Reasons to Oppose the Ex-Im Bank, Part 7: Mercantilism
The Export-Import Bank’s charter expires on June 30. This series of posts makes the case for closing Ex-Im, one argument at a time. See also parts 1, 2, 3, 4, 5, and 6.
Many people believe U.S. companies should export as much as possible, and buy imports only when necessary. Adam Smith called this balance-of-trade obsession “mercantilism,”acidly noting in The Wealth of Nations that “in the mercantile system, the interest of the consumer is almost constantly sacrificed to that of the producer.”
Or, as Milton Friedman put it more recently, “imports are the goods and services we get to consume without having to produce; exports are the goods and services we produce, but don’t get to consume.”
Right now, the U.S. runs a current account deficit, popularly called the trade deficit, of $40.9 billion. That means Americans are importing more than they export. Trade balancers would instead prefer a current account surplus. A major part of the Export-Import Bank’s mission is to move the trade balance in that direction.
As it turns out, there is an easier way to shift America’s balance of trade towards exports that does not require an Export-Import Bank at all. First, fill a container ship with American-made goods. Then, send it out to sea. Once it leaves U.S. territorial waters, the goods count as exports in official statistics.
Before the ship reaches port overseas, have the crew sink the ship (and escape safely, of course). As far as U.S. trade balance statistics are concerned, the best place for all those goods is the ocean floor. That way they cannot be exchanged for imports.
The point is that exports are not automatically a good thing, and the Export-Import Bank’s mission in this regard is misguided.
Now suppose a foreign country adopts a similar balance-of-trade scheme for its own purposes. But instead of sinking their goods-laden ship, they allow it reach port in the U.S. They leave the goods on the dock, free for the taking, and return home empty-handed.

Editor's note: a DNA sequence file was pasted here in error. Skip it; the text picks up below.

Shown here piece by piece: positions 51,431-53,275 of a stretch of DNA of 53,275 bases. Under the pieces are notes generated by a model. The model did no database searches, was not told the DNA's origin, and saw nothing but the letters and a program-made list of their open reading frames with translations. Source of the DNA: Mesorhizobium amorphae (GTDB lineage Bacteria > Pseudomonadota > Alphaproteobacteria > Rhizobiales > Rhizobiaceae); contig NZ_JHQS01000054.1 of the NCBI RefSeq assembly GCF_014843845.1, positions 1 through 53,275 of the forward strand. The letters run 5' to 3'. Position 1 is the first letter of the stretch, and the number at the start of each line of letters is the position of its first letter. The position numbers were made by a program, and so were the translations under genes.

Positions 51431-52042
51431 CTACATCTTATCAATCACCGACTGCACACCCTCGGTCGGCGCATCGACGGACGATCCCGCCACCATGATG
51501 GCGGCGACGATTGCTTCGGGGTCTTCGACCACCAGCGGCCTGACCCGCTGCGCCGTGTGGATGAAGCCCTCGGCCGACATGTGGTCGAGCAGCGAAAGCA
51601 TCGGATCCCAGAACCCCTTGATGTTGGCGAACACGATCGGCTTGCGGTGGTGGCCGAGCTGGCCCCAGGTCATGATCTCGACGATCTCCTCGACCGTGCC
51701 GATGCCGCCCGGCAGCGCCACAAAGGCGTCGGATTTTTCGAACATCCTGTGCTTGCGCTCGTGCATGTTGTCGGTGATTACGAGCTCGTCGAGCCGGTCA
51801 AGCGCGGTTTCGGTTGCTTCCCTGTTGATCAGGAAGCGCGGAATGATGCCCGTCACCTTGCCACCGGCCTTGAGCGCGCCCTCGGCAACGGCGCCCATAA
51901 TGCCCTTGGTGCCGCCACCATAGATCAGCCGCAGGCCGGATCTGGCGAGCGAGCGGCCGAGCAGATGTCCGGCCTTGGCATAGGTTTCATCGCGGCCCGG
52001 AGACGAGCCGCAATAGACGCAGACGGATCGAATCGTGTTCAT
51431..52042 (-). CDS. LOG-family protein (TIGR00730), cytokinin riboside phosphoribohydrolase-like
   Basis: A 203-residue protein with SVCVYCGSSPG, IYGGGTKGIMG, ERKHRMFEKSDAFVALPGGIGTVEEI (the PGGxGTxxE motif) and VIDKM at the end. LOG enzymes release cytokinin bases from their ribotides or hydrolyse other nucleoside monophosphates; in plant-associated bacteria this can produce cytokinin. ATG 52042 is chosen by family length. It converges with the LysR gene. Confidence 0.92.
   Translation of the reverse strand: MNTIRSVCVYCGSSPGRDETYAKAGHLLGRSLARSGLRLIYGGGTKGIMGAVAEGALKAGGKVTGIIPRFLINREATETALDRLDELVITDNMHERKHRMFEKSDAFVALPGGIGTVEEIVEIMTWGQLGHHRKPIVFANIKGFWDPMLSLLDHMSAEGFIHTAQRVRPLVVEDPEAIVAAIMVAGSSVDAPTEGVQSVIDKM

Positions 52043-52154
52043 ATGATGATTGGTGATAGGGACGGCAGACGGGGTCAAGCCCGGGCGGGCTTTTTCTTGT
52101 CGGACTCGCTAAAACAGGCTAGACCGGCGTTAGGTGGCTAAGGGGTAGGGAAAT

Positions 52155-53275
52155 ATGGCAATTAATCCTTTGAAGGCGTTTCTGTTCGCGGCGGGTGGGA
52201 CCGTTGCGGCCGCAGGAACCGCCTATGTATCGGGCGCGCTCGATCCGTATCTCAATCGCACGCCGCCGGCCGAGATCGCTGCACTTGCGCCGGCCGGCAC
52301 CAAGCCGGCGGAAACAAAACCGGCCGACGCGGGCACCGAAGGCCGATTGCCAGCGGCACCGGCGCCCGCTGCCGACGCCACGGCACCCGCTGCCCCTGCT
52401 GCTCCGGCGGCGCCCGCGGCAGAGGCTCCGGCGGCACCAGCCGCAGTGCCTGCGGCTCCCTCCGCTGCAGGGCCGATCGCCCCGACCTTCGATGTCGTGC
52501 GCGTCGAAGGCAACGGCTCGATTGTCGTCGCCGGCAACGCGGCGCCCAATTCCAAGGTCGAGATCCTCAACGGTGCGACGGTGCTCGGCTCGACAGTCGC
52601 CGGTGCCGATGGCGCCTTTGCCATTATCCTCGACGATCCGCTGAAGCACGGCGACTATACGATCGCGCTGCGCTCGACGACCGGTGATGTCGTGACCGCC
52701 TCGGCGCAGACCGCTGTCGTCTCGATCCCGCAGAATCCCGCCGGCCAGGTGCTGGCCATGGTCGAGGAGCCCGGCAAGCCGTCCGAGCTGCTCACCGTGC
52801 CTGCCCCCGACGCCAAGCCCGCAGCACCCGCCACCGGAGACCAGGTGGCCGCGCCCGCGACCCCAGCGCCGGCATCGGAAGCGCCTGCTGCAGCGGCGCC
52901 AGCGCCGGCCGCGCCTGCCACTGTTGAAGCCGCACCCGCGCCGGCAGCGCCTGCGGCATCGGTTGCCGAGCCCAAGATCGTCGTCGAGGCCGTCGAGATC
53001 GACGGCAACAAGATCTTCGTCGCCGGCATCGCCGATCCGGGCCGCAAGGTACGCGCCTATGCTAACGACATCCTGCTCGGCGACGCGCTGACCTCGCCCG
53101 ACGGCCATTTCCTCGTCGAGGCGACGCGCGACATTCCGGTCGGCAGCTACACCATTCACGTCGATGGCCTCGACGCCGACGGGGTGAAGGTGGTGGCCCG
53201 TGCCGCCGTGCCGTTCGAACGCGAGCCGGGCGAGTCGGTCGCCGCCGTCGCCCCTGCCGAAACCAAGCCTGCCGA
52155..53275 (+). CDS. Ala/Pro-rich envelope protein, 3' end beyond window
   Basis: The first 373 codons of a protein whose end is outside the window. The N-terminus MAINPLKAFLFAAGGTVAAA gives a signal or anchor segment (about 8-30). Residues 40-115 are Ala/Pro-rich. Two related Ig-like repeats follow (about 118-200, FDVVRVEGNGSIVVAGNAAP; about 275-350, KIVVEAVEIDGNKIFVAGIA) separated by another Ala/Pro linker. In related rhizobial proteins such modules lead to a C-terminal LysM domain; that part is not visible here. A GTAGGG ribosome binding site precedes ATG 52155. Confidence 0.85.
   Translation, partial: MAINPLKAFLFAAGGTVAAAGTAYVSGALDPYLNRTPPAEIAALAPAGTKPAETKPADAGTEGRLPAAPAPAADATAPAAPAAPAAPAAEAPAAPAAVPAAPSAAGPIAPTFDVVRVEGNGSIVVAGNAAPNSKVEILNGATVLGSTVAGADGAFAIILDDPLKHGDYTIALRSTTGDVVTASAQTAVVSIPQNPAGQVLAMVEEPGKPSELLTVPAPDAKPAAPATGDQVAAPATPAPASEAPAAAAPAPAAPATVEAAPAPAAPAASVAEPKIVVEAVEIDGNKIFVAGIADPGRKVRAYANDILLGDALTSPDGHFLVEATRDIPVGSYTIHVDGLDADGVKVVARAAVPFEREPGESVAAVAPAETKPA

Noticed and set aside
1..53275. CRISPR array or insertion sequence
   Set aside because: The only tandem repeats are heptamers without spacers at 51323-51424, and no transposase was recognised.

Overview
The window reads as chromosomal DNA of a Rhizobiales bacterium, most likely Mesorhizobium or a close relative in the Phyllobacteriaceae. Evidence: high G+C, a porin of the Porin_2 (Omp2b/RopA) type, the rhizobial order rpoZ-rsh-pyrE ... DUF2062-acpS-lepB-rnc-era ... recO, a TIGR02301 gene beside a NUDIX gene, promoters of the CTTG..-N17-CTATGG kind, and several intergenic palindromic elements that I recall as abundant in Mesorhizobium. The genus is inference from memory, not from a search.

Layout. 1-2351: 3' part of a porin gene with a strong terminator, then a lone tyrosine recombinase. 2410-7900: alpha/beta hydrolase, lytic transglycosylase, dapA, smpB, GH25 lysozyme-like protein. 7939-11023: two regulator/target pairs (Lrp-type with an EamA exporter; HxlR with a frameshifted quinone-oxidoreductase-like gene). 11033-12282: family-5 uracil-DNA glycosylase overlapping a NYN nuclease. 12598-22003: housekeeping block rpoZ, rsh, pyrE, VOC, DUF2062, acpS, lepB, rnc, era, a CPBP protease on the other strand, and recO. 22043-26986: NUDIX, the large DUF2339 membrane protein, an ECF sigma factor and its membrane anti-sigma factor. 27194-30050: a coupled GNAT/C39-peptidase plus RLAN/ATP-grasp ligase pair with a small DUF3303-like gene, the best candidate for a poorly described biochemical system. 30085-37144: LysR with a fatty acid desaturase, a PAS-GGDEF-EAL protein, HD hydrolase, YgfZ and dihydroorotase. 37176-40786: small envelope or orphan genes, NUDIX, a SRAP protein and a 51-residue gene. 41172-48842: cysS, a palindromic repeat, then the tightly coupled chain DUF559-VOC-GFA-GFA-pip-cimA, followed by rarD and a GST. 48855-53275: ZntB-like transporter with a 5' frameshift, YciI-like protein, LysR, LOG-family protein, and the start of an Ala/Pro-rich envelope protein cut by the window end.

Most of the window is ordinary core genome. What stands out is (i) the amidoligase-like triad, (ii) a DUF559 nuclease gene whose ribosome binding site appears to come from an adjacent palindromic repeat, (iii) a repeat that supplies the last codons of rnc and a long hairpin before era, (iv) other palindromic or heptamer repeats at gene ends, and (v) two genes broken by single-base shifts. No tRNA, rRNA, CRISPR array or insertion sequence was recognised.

For balance of trade reasons, they don’t want to import anything back home and ruin their country’s statistics. The result for U.S. consumers is a bunch of free stuff that American workers now don’t have to make for themselves. Even if this disadvantages U.S. businesses that make similar goods, the American people are undeniably better off—they receive more goods for the same amount of money and work.
What these stories illustrate is that exports are the price we pay for imports. They are not a good thing in and of themselves. Exports are a good thing when the person or company doing the exporting gets something in exchange that it values more highly than what it gives up. As Friedman pointed out above, when a U.S. company exports its products, U.S. consumers lose the opportunity to consume those goods. The Export-Import Bank, by artificially increasing exports, isn’t necessarily making sure its beneficiaries are making worthwhile exchanges, or that U.S. consumers have access to all the goods they would like.
Other government policies, such as the OECD’s highest corporate tax rate and derivative rules from the 2010 Dodd-Frank financial regulation bill, make it artificially difficult for companies to export, and prevent many worthwhile exchanges from taking place. If increasing exports is one of the federal government’s policy goals, it should remove these barriers rather than try to offset them with further interventions such as Ex-Im. Supporting deregulation and opposing corporate welfare, it turns out, are two sides of the same coin.